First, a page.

No Where Man

One Soldier's Journey Home From Vietnam

Non-Fiction - Memoir
Kindle Edition
Reviewed on 01/18/2022
Buy on Amazon

This author participates in the Readers' Favorite Free Book Program, which is open to all readers and is completely free. The author will provide you with a free copy of their book in exchange for an honest review. You and the author will discuss what sites you will post your review to and what kind of copy of the book you would like to receive (eBook, PDF, Word, paperback, etc.). To begin, click the purple email icon to send this author a private email.

This author participates in the Readers' Favorite Book Review Exchange Program, which is open to all authors and is completely free. Simply put, you agree to provide an honest review an author's book in exchange for the author doing the same for you. What sites your reviews are posted on (B&N, Amazon, etc.) and whether you send digital (eBook, PDF, Word, etc.) or hard copies of your books to each other for review is up to you. To begin, click the purple email icon to send this author a private email, and be sure to describe your book or include a link to your Readers' Favorite review page or Amazon page.

This author participates in the Readers' Favorite Book Donation Program, which was created to help nonprofit and charitable organizations (schools, libraries, convalescent homes, soldier donation programs, etc.) by providing them with free books and to help authors garner more exposure for their work. This author is willing to donate free copies of their book in exchange for reviews (if circumstances allow) and the knowledge that their book is being read and enjoyed. To begin, click the purple email icon to send this author a private email. Be sure to tell the author who you are, what organization you are with, how many books you need, how they will be used, and the number of reviews, if any, you would be able to provide.

Author Biography

Steve grew up in the upper Mid-west and served in the Army during the Vietnam Conflict. He spent most of his working life helping fellow veterans and others. The story is his story of coming home to a changed place, as a changed person. Over his years working with veterans, he observed that many veterans problems could be traced to their reception at home as much as their war time experiences. His experience as a leader in the veterans community, building a Memorial park dedicated to veterans, and speaking and writing about issues over the years led to this story being retold. While told mostly from memory, it is intended to be historically accurate and honest.

    Book Review

Reviewed by Leonard William Smuts for Readers' Favorite

The almost forgotten war in South East Asia, which ended some fifty years ago, deeply affected the lives of many of those who were involved. The participants included youngsters from America sent to fight a cunning and ruthless enemy for an increasingly unpopular cause. Stephen J Piotrowski was one of those soldiers. Sub-titled One Soldier's Journey Home From Vietnam, No Where Man tells the gripping tale of a young man just out of high school who spent his nineteenth year in the jungles of Vietnam. He was a radio operator in a unit that saw plenty of action, returning home forever changed by his experiences. While battling to adjust to civilian life, he finds that his hometown, friends, and family have also moved on, but in different directions. As he wrestles with his demons, he alternates between relishing the prospect of normal life and missing the adrenalin-pumping action of combat. His reception as a returning veteran was not quite what he expected, but he meets old school friends, drinks a lot, and buys a fast car. Adventures follow and an indiscretion with a married woman forces him to leave town in a hurry after just three months of freedom. The next step offers the potential for a better future.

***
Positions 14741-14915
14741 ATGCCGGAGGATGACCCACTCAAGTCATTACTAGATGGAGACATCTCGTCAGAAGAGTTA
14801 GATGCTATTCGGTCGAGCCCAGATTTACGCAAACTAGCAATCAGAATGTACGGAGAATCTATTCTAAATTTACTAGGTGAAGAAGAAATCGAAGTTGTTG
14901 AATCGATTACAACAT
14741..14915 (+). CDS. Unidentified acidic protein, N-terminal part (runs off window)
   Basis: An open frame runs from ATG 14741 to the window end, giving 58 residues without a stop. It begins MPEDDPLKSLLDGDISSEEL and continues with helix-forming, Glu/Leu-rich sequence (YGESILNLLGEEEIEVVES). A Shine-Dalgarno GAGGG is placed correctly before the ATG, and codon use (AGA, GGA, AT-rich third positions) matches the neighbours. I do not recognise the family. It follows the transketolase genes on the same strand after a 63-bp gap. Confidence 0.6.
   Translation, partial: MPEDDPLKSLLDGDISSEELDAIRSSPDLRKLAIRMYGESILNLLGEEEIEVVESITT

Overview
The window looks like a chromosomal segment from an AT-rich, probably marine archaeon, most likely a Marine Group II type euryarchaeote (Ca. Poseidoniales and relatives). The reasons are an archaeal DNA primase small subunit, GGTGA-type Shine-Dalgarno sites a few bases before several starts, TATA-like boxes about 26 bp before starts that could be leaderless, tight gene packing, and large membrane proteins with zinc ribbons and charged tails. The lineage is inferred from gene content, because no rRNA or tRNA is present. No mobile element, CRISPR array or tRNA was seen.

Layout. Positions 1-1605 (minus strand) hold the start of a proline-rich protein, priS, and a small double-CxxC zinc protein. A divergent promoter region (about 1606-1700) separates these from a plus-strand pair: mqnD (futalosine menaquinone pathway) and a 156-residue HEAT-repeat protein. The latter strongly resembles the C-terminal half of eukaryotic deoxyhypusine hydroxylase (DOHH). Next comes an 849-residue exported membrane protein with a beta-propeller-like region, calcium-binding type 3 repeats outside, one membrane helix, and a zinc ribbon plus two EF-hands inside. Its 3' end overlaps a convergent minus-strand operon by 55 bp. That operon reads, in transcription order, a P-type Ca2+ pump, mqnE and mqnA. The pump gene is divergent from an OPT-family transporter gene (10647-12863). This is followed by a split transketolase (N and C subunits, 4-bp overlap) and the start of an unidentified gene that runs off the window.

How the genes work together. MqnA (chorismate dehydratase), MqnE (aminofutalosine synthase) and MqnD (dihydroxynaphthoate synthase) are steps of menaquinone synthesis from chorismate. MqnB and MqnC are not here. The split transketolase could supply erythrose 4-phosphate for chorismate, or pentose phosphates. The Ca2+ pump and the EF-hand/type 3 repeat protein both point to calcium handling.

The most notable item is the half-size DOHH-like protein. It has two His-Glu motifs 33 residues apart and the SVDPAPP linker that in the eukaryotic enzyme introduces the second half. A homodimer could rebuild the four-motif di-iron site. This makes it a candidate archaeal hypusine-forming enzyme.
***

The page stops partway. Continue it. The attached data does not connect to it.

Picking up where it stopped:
Stephen J Piotrowski relives the drama of an infantryman fighting a dirty war in a hostile environment. The action is vividly described in the tough language of the day, along with the colorful characters, friendships, and hardships. Toward the end of his tour of duty, he is very aware that life is precious and that staying alive is all that matters. The anti-war sentiment at home created a gulf between returning soldiers and a civilian population deeply divided on the morality of the conflict. Despite the danger and trauma left behind, he finds himself strangely drawn to his former life in the military, plus reflecting on the close comradeship and team spirit he misses. Drinking, his new car, and women provide a diversion, but not stability. I particularly liked the imaginative comparison between exchanging his army rifle for a fast car, as both provided a sense of security and power under vastly different circumstances. No Where Man takes its title from a Beatles song of that era and reflects Stephen’s sense of his lack of identity. Apart from being a gritty and at times poignant account of a young man forced to grow up overnight, the political and social issues and norms of the day are explored. It is a fascinating account of the Vietnam War from a new and highly personal perspective.